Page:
There seems plenty of room for investor sentiment and positioning to come back from anxiety and caution. Credit markets have softened up but not yet in a punitive way for corporate borrowers. The corporate stock-buyback window will open wider in coming weeks.
All of this makes it plausible that the Jan. 24 low can hold up and stocks can work higher if in jagged fashion – even as it’s tough to predict truly smooth sailing back to record highs is directly ahead, given imminent consumer-inflation data, seven “live” Fed meetings from March through December and the high-torque feedback loops activated by the year’s mercurial start.
Ford 4Q 2021 earnings disappoint amid semiconductor supply crunch
Thu, February 3, 2022, 3:14 PM CST·3 min read
Ford (F) reported disappointing 4Q 2021 earnings today after the closing bell. The legacy automaker missed consensus estimates amid the global semiconductor shortage and the toll it has taken on its production of vehicles across product lines.
Here were the main metrics from Ford’s report, compared to Bloomberg consensus estimates:
- Revenue: $37.7 billion vs. $34.79 billion expected, $36.0 billion Y/Y
- Adjusted EPS: $0.26 vs. $0.45 expected, $0.34 Y/Y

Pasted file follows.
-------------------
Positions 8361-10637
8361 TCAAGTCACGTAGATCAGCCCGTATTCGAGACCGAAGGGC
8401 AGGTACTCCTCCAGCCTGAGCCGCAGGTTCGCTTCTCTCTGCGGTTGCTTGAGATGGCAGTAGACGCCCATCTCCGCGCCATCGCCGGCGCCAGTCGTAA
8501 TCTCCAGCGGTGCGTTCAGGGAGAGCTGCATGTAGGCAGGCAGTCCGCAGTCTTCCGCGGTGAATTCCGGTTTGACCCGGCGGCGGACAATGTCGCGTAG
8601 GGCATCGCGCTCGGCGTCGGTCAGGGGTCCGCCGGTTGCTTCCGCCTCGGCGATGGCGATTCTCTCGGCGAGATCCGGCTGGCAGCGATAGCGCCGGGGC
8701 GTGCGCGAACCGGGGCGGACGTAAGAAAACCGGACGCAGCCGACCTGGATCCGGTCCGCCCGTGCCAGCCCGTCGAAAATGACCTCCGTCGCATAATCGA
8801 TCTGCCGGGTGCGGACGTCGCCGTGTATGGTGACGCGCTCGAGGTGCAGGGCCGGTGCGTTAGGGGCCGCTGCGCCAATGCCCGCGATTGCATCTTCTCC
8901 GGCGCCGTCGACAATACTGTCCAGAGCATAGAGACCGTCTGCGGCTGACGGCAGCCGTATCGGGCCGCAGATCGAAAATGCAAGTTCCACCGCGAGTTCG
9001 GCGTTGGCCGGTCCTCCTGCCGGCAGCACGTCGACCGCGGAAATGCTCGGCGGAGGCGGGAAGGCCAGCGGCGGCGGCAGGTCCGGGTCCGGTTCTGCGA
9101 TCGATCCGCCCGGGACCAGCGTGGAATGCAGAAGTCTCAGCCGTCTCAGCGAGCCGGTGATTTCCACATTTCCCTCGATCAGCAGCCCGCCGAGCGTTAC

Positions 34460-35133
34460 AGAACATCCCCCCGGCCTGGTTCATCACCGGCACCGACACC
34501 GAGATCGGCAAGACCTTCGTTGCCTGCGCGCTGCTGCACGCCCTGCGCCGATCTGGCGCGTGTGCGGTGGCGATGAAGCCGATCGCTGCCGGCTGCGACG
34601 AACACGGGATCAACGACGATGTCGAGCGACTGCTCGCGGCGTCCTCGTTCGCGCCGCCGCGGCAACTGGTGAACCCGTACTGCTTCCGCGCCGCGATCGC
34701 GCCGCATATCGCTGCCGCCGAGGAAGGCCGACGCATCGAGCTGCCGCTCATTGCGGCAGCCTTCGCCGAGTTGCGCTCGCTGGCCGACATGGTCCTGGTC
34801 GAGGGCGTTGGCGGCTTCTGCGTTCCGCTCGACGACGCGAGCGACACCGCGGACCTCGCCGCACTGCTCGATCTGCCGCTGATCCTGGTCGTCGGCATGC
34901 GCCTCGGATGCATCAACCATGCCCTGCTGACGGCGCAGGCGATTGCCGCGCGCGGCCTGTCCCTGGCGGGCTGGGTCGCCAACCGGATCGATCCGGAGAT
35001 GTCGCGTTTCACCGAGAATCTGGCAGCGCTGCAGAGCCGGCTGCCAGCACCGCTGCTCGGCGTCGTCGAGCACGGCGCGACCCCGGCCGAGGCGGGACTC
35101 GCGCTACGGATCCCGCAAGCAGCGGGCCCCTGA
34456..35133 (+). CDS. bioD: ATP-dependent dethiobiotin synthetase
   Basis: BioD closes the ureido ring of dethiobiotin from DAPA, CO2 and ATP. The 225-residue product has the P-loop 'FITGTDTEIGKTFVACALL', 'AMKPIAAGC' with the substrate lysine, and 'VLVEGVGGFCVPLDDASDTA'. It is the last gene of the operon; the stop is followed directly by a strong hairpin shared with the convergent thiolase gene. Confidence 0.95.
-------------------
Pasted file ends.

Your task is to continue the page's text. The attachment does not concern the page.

Ford’s stock is down from a mid-January peak of just over $25. The peak marked a 20-year high for the company, allowing it to breach a $100 billion market cap for the first time. Ford currently sits at a market cap of around $80 billion.
The company is seeing impressive early demand for its electric vehicles (EVs), particularly its E-Transit (van) and the highly anticipated F-150 Lightning. CEO Jim Farley told Yahoo Finance Live that the company has already accepted over 10,000 orders for the E-Transit from “a lot of different customers,” including 1,000 orders from Walmart (WMT). He added that Ford will be aiming to reach an EV sales capacity of 600,000 units over the next 22 months.
The body and chassis of a Ford pre-production all-electric F-150 Lightning truck prototype are seen at the Rouge Electric Vehicle Center in Dearborn, Michigan, U.S. September 16, 2021. REUTERS/Rebecca Cook
As for the F-150 Lightning, reservations for the electric pickup truck are demonstrating strong preliminary numbers as well.
“We have about 200,000 reservations [for the Lightning],” Farley said. “Now we’re converting those into orders where people have to physically order the vehicle, almost very few of them are falling out.”
Ford announced in December that they would be capping the number of reservations for the Lightning at 200,000 as it works to expand production capacity in light of the materials supply crunch. The company reported 167,545 total U.S. vehicle sales for December (down 14.9% year-over-year).
Sales were also relatively unimpressive for January, as the company reported that total sales compared to January 2021 did not see a significant change at 143,531 vehicles. Total truck sales fell 4.3% compared to January 2021, but SUV and EV sales rose 8.5% and 167.2%, respectively.